PHT Stanley Cup Final Roundtable: Vegas’ speed, X-factors

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How will the Washington Capitals be able to counteract the Vegas Golden Knights’ speed?

SEAN: Physicality helps, but the Capitals have also found themselves susceptible to an odd-man here and there, so smart decision-making on that end will be important. The Capitals won neutral zone battles against other fast teams like the Pittsburgh Penguins and Tampa Bay Lightning, so if they’re able to successfully slow Vegas down in the middle of the ice and force them to adjust, that will result in fewer successful zone entries and the potential turnover or two.

JAMES: There may be an olden times Star Wars meme for this answer. The thing is, the Capitals don’t necessarily need to slow things down and gum up the works to win. For the sake of our collective moment-to-moment entertainment, let’s hope that such measures are viewed as nuclear option, not the default.

Take a moment to ponder how dangerous the Capitals looked when things went wide open during their various series. The Penguins won Game 1 in round two, yet early on, it seemed like Washington might author a blowout based on their scary work on the rush. The Capitals have the horses to out-chance the Golden Knights, if they want to.

ADAM: Speed has been one of Vegas’ biggest advantages all season and that has been especially true in the playoffs. They overwhelmed Los Angeles and San Jose and at times made Winnipeg — a pretty fast team! — look slow. The thing is, I’m not really sure there is much Washington can do to combat that. At this point the two teams are what they are and play the way they do. You’re not going to get faster at this point. I think the key for Washington is to be disciplined, not take penalties, get continued strong goaltending from Braden Holtby to keep them in games, and capitalize on their power plays and win the special teams battle.

JOEY: The Kings, Sharks and Jets weren’t able to stop Vegas’ speed, so it’s unlikely that the Capitals will be able to do so. One thing the Caps did well in Games 6 and 7 of the Eastern Conference Final was limit dangerous scoring chances. The Lightning got their looks, but it appeared as though the Caps were able to keep them to the outside. I think that’s the key more than anything else. The Golden Knights are fast. Preventing them from using their speed will be tough. That doesn’t mean Washington can’t win the series anyway.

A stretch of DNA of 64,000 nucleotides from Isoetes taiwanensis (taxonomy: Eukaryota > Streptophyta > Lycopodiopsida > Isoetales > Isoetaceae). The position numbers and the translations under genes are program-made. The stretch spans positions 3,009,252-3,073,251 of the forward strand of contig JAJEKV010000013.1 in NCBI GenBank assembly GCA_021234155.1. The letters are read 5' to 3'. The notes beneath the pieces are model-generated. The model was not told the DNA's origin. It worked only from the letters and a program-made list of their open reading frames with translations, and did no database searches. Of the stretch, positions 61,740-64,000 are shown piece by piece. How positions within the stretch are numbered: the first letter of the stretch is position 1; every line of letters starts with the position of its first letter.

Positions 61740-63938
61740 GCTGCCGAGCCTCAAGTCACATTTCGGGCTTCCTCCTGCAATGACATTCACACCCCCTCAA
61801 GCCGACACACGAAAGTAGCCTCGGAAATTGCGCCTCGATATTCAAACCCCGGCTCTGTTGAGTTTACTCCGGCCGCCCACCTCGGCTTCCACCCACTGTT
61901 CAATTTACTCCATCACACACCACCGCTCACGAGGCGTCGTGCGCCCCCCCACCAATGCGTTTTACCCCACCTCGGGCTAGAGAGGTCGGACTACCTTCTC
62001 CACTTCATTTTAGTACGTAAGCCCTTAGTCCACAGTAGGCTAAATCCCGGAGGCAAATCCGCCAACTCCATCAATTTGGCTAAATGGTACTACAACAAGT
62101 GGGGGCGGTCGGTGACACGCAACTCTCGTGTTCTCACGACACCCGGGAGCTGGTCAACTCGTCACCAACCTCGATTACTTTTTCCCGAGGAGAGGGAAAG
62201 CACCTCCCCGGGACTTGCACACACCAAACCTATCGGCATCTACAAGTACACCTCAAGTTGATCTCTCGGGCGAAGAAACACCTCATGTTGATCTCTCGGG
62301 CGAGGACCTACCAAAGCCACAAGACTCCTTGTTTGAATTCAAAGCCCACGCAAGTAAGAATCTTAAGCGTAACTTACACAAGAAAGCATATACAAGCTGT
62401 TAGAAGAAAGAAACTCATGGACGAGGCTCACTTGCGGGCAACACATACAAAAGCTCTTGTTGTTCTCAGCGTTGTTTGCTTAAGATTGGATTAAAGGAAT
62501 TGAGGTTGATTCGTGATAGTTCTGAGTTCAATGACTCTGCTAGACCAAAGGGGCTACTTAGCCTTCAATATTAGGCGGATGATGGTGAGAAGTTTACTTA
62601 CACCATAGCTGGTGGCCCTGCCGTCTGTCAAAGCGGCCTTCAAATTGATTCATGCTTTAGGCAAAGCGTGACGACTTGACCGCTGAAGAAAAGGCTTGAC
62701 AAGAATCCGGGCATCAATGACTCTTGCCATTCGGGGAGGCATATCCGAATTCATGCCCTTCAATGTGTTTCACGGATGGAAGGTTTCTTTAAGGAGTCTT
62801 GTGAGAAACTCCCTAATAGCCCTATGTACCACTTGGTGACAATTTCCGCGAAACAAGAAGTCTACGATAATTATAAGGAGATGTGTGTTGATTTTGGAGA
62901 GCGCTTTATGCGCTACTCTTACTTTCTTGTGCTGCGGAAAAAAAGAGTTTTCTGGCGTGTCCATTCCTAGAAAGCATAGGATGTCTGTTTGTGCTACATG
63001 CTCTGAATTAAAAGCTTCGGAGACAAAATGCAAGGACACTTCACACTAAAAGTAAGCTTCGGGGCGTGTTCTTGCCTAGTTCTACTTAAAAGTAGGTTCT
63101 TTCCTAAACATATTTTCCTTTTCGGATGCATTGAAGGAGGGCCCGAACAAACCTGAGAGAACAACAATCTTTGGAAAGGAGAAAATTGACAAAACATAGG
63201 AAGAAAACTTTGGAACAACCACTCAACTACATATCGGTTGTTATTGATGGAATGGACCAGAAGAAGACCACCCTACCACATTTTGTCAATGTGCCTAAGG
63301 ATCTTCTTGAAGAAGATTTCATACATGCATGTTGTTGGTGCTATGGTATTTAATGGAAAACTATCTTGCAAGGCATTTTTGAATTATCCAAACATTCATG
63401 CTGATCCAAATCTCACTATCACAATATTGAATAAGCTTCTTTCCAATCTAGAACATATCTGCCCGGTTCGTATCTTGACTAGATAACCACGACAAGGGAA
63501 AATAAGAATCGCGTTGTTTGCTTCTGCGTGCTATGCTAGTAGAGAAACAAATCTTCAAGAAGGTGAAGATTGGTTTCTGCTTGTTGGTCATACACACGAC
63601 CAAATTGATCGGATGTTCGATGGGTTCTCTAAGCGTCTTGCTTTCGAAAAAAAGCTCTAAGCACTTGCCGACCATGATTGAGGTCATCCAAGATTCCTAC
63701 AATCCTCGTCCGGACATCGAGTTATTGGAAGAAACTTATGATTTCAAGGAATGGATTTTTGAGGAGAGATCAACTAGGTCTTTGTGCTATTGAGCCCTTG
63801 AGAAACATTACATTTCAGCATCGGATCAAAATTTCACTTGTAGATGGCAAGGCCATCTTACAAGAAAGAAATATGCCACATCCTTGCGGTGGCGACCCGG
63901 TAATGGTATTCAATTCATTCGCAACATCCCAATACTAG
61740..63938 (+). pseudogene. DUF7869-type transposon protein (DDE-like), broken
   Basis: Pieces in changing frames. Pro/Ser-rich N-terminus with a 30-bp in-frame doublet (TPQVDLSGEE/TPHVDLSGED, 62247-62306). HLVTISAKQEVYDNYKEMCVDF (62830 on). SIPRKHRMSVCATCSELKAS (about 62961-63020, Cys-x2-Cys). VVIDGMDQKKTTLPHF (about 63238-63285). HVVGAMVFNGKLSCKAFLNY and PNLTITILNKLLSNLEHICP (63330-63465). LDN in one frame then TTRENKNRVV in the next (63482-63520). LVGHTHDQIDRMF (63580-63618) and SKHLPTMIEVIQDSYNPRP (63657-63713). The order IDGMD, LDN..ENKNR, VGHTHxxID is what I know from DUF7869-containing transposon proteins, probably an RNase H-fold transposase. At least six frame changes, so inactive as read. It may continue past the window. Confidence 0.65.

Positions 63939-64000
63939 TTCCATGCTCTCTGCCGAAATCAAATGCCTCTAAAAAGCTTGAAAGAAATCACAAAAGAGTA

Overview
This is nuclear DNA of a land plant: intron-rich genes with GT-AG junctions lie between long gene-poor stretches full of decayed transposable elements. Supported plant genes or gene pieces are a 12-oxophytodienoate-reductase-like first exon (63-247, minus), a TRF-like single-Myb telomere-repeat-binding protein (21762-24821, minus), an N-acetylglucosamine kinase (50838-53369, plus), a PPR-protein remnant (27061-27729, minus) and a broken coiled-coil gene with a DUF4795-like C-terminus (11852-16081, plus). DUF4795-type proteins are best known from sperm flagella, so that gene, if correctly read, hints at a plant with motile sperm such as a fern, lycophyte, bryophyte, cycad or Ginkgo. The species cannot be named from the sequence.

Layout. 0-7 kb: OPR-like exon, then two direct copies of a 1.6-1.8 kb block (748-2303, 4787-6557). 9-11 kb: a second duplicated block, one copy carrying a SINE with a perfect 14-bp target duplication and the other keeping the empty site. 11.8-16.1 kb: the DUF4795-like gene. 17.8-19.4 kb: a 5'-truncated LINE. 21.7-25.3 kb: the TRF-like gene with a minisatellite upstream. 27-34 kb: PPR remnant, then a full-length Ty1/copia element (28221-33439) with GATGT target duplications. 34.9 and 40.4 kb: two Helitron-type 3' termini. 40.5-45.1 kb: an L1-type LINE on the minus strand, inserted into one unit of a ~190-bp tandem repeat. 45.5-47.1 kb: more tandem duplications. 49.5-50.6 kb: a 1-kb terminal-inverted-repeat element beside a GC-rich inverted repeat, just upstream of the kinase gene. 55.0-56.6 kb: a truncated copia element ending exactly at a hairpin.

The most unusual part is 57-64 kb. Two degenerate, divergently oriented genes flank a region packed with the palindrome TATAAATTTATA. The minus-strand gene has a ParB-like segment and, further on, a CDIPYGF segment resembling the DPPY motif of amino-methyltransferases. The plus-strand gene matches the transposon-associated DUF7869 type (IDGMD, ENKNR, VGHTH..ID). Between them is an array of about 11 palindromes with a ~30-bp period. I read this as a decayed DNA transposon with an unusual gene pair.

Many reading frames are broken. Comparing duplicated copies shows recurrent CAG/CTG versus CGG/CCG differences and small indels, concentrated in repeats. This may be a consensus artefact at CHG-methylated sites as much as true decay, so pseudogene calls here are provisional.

SCOTT: By doing the same sorts of things they did against the Penguins and the Lightning: be physical, win the game in the neutral zone and get an early lead. Vegas is nearly unstoppable once they score first. Make them chase the game. The Capitals are no slouches either in the speed game. They were able to work off the counterattack against the Lightning and they have some speedsters that can catch Vegas’ so-so defense looking. Question then becomes: Can they beat Marc-Andre Fleury

Can the Golden Knights win without their depth forwards making an impact?

SEAN: No. Six of their 30 goals from forwards have come from their bottom six. It’s worked through three rounds, but eventually they’ll need some contributions from others, right? The thing is, the goals from Ryan Reaves, Tomas Tatar and Tomas Nosek were pretty meaningful. So while their depth may not score in bunches, they have a timely way of making a mark.